In a year where 80% of cinema is either remakes or sequels, its hard to not be excited about the original properties that creep into theatres. Sadly, The Circle won't be the one that stands out this year. When the trailer for this film was released, the premise seemed to be very intriguing and made me wanted to make the trek to the theatre. Emma Watson, Tom Hanks, John Boyega, and even Boyhood's Ellar Coltrane make appearances here, and while they give their all, the film can't help but feel unexplored. Throughout the trailer, Emma Watson exclaims that her biggest fear is "unfulfilled potential," which is ironic, due to the fact that The Circle is one of the most frustrating films to come out so far this year for that very reason. Here is why this film is such a disappointment in my eyes. Right off the bat, this film faces the issue that we are already dangerously close to this future in terms of technology, so it's more of a warning than an intriguing premise. That being said, the premise of having someone land a new job at a tech company that is implanting cameras all across the globe seems cool, and knowing that it will also explore how that will affect the privacy of many people around the world just increases my attention tenfold. What the film fails to do is expand on its notions of technology. There are far too many moments where we find the core character in Mae (Emma Watson) figuring out what the issues throughout this company are. Never once did I feel any sense of tension, which is a tragedy, due to the fact that the issues brought into the forefront are so interesting. Don't get me wrong here, because I didn't walk out of this film disliking it. I admired the premise greatly, it's just that they didn't do enough with it. When certain secrets are revealed and the emotional core is cranked up to eleven, The Circle does find certain moments to shine for its audience. Every performance here is note-worthy as far as this film goes, which in turn makes for a very watchable piece of film. The mystery behind The Circle is truly what kept my interest, but it seems to be completely resolved without any big outbursts or any sort of loss. By the third act of this film, there is a pretty large incident that flips the film on its head, but it's very rapidly covered up. To be honest, there truly is only one emotionally powerful / tense moment throughout this entire film, but it could honestly come off as either laughable or too far-fetched to some. For myself, this event did nothing to serve the outcome of this film and The Circle truly has no definitive conclusion, which I found odd, considering the circumstances that are set-up throughout the third act. When you watch a film with eons of potential, only to be served with a mediocre delivery, it seems like a huge cop-out for viewers. In the end, there are bigger disappointments out there for sure. Star Wars was nearly ruined at one point, which could've collapsed an entire franchise, or The Hobbit films not being as beloved as The Lord Of The Rings was troublesome as well. That being said, it's worse when a singular/original film is released, showcasing a great (or at least intriguing) premise throughout its marketing campaign, only to just scratch the surface of what could've been explored. The Circle tries very hard to open the eyes of its audience, in order to show what we will be heading for in our near future, but there isn't nearly enough tension to carry this near two hour film. Overall, I quite enjoyed the idea of the film, but everything about the film itself felt like it was holding itself back from something bigger. Some people may find themselves transfixed, but that is very far from the word I would use to describe this film. In my opinion, I enjoyed The Circle just about as much as I disliked it. For that reason alone, I can't exactly recommend it.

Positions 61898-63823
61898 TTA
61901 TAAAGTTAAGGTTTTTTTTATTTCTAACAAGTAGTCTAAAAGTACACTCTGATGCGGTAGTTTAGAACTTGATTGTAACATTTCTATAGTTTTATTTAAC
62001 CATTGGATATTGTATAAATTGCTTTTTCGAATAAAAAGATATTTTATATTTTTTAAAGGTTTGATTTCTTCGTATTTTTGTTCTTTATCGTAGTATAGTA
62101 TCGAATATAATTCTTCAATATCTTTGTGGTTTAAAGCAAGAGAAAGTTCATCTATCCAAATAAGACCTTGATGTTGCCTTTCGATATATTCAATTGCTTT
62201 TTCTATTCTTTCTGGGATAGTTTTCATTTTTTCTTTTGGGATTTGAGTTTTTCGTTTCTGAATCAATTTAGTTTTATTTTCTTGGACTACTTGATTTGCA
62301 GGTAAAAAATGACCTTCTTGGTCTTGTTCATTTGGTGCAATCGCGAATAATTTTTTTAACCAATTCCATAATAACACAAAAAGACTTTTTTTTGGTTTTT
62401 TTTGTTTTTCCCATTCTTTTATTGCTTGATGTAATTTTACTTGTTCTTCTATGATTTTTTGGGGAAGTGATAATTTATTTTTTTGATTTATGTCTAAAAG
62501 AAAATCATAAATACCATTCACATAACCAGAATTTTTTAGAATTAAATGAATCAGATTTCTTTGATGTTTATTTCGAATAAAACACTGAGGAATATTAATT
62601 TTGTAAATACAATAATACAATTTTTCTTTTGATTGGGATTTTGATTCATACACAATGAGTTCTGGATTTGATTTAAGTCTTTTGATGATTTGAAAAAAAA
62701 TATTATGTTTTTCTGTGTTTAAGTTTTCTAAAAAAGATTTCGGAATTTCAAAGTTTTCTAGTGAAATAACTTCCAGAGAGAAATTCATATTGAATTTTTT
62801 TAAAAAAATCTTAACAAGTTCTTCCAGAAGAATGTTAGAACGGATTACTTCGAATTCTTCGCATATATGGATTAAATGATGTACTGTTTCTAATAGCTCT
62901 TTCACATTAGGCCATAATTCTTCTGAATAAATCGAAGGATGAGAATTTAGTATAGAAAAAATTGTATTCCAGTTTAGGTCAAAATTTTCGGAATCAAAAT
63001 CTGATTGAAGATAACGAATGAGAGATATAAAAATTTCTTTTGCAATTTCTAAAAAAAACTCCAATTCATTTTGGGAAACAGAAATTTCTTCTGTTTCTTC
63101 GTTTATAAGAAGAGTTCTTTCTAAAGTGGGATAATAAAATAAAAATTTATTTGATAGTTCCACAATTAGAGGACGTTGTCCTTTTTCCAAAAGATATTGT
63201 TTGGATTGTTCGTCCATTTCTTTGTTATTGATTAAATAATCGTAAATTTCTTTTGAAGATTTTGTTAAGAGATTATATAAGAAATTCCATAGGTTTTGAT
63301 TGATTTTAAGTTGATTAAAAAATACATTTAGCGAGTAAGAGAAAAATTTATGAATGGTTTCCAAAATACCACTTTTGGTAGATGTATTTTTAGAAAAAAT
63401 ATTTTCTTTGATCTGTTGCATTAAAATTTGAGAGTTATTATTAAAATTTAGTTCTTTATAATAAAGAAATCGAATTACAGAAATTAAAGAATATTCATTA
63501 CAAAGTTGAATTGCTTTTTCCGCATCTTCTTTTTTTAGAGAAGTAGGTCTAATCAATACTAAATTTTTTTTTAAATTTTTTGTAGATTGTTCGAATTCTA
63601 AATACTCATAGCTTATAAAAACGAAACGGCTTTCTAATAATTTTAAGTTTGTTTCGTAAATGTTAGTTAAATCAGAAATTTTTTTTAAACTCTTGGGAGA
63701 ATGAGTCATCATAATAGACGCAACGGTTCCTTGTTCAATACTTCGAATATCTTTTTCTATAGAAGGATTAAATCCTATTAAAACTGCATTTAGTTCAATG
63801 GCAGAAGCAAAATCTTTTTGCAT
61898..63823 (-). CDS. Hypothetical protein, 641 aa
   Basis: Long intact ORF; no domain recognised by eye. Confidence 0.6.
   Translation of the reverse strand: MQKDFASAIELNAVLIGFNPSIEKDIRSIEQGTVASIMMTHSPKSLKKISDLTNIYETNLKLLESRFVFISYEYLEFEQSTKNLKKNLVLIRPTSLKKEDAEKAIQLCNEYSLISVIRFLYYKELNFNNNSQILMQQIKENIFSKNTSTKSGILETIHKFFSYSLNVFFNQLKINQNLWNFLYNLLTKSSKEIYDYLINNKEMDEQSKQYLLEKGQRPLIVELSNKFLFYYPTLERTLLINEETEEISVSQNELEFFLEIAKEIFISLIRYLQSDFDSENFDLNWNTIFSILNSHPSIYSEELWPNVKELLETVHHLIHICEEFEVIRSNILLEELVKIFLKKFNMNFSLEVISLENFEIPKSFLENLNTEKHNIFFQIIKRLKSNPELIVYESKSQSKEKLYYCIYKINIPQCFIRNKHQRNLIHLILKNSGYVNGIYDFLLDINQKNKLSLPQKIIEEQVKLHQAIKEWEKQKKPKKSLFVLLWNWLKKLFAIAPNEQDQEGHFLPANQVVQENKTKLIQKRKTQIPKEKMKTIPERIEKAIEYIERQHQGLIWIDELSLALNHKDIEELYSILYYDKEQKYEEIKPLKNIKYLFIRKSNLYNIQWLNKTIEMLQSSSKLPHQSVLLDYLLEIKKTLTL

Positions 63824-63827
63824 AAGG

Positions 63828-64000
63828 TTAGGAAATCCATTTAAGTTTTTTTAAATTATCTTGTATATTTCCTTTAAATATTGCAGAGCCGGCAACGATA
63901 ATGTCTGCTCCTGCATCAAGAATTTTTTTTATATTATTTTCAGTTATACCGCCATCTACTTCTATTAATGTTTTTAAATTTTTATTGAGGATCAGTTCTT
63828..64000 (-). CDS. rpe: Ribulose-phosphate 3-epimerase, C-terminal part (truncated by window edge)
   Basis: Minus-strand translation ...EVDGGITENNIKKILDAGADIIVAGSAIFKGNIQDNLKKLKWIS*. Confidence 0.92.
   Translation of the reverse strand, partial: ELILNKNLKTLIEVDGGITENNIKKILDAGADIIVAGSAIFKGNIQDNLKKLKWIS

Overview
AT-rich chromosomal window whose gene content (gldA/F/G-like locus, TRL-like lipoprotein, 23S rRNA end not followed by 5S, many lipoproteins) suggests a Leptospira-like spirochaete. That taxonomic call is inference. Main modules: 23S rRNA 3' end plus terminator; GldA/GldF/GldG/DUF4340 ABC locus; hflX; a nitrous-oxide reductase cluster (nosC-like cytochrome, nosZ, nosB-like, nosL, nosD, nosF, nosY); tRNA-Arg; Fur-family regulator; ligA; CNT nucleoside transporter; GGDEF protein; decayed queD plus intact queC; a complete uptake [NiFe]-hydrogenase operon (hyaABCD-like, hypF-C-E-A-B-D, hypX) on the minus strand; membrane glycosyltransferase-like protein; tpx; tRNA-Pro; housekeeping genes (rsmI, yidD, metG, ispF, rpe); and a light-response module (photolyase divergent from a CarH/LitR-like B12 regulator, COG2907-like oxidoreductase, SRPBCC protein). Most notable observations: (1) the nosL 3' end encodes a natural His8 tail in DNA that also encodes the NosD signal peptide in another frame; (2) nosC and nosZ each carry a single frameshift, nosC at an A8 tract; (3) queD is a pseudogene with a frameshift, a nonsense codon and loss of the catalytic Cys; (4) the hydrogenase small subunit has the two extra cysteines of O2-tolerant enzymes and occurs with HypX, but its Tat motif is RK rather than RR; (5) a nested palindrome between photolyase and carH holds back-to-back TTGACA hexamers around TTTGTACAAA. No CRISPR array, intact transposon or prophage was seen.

Not everyone is going to like you. That is a lesson today's society could stand to appreciate a little more if not learn, but that doesn't mean that's going to stop people from trying. Wanting to be liked isn't inherently a bad thing, but when we depend on "Likes" to sustain our own sense of self-worth, when we're living off "Likes" there could certainly be one or two issues pop up. When we live through the persona we've created online and reach a point we can't identify our true selves then what people like isn't actually the individual anymore anyway, so where do we draw the line? How can this age of transparency be utilized in positive ways rather than resorting to fake or devious methods to again try and prove that some lives are more valuable or more special than others? In The Circle Emma Watson plays a young, presumably middle glass girl in her early twenties who goes to work for a tech company a la Google called The Circle and essentially becomes their poster child for transparency. Submitting herself to the line of thinking that she can only be her best self when she knows people are watching her; that to leave her to her own devices would mean that she would develop and keep secrets and to harbor secrets is to have something to lie about to the world. Sound slightly cult-ish? It's supposed to, but while the tech company that is The Circle clearly has ulterior motives for their extreme invasions of privacy that they so lovingly convey as being concerns for the greater good of mankind The Circle the movie doesn't seem as clear on what its motives or meanings are supposed to be. On one hand there is certainly an analogy at play for the world as presented in the film when compared to that of the social media-driven culture we're all currently a part of, but while Facebook can still plead connection and bringing people together as their main objective it is so blatantly obvious that The Circle seeks world domination that it's past the point of believable someone hasn't called them on their bluff already. Furthermore, the film builds in a fashion where the audience is led to believe there is going to be a major twist, a serious maneuver of innovation over intelligence, a battle of wits for the ages, but when such metaphoric beans come to be spilled there is hardly any cohesion to the point our protagonist makes. Watson's Mae Holland uses The Circle's tools against its nefarious leaders, but she has no point, no position, and all we're left with is a clouded message of a movie that goes nowhere. read the whole review at www.reviewsfromabed.com
The Circle proves that even the greatest actors can even end themselves in a mediocre film. Not much can be explained here, but it may be showing us that this film tried so hard to end up what it is today. Unfortunately for us, the director managed to end his great (or at least somewhere there) film streak with this mediocre attempt to join there in the first place.